This level of unpredictability is part and parcel with venture-stage, growth-driven companies whose globally relevant products and noteworthy clients have yet to result in wider recognition. PyroGenesis’ products in the marketplace are not yet able to fund ongoing research while maintaining profitability. The company has pockets of profitability, which are encouraging, but also indicative of the reality that more pain will have to be endured in the short term before its emissions-reduction capabilities translate into non-dilutive growth.

To put this pain into context, PYR stock is down 89 per cent from its 2021 high, with 40 per cent of that loss occurring over the past year, despite no internal catastrophe to merit such a precipitous fall. While market-wide, inflation-induced pessimism is largely to blame, recent shareholders will need convictions of steel to hold on or average down.

Prospective investors will need similarly optimistic projections for PyroGenesis’ technology and its 46-per-cent insider ownership, given how ESG considerations are now table stakes in the corporate world and the source of exponential competition growth. That said, there is a margin of safety in the current entry point price – an over 10-year low – which is attractive when considered alongside the shareholder value implied by the company’s cross-industry relevance and the fact that investors since that low are sitting on approximately even money.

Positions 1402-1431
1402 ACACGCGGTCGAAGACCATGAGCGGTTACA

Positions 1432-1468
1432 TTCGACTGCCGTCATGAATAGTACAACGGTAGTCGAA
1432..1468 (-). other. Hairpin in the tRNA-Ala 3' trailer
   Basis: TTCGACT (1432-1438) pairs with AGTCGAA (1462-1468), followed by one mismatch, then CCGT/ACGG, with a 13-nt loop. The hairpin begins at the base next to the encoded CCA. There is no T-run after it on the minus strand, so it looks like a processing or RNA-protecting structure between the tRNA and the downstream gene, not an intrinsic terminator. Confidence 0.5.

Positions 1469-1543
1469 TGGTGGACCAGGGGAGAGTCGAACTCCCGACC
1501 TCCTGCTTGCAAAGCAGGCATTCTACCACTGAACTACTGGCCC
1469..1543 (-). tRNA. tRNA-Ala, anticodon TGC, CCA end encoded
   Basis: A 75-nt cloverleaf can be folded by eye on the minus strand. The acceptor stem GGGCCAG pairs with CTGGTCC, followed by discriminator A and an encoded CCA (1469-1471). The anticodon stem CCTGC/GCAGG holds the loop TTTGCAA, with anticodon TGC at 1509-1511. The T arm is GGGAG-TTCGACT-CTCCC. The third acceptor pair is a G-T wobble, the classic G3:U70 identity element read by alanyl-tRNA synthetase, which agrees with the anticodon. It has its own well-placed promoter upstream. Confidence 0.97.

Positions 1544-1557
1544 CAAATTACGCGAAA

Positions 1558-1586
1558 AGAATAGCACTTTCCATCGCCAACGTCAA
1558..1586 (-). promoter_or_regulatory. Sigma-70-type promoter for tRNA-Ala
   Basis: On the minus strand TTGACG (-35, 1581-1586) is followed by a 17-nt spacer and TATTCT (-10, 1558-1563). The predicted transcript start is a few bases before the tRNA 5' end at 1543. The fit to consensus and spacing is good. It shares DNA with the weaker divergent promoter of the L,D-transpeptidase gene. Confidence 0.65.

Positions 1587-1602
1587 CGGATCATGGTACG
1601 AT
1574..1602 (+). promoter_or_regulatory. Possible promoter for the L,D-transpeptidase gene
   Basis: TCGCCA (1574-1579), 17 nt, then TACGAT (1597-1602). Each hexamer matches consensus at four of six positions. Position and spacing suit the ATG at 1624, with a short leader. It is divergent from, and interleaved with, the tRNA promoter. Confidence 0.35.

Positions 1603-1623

On the horizon

One reason PyroGenesis has yet to achieve mainstream investor recognition is that it’s a boring company, a concept certain investors will recognize as a sign of value dislocations due to choppy volume and/or lack of analyst coverage.

Source: PyroGenesis.

Part of this boredom is due to PyroGenesis’ growing reputation as the go-to for process improvements with the waste of heavy industry, where the level of excitement doesn’t compare to more headline-friendly tech like AI and electric vehicles.

Additionally, the company’s just over C$200 million market cap is too small to command much institutional capital since a sizeable allocation would entail management responsibilities most firms are not willing to undertake.

The likely catalyst to unleashing herd mentality, and with it shareholder value, is consistent evidence of cash generation stemming from entrenched market share. On the path to this scenario, interested investors should be alert to:

  • The revelation of client names upon reaching the commercialization stage of existing agreements
  • Enhanced revenue runways through validation of company technology in new industries
  • The economical scaling of research in silicon, hydrogen and other divisional innovations as they arise

As an active driver toward a greener world, PyroGenesis‘ success is positively correlated with the health of the planet, a relationship that should serve to line its coffers as more consumers demand industrial sustainability. With investor pessimism at a high, the time is now to conduct thorough due diligence in line with your financial plan.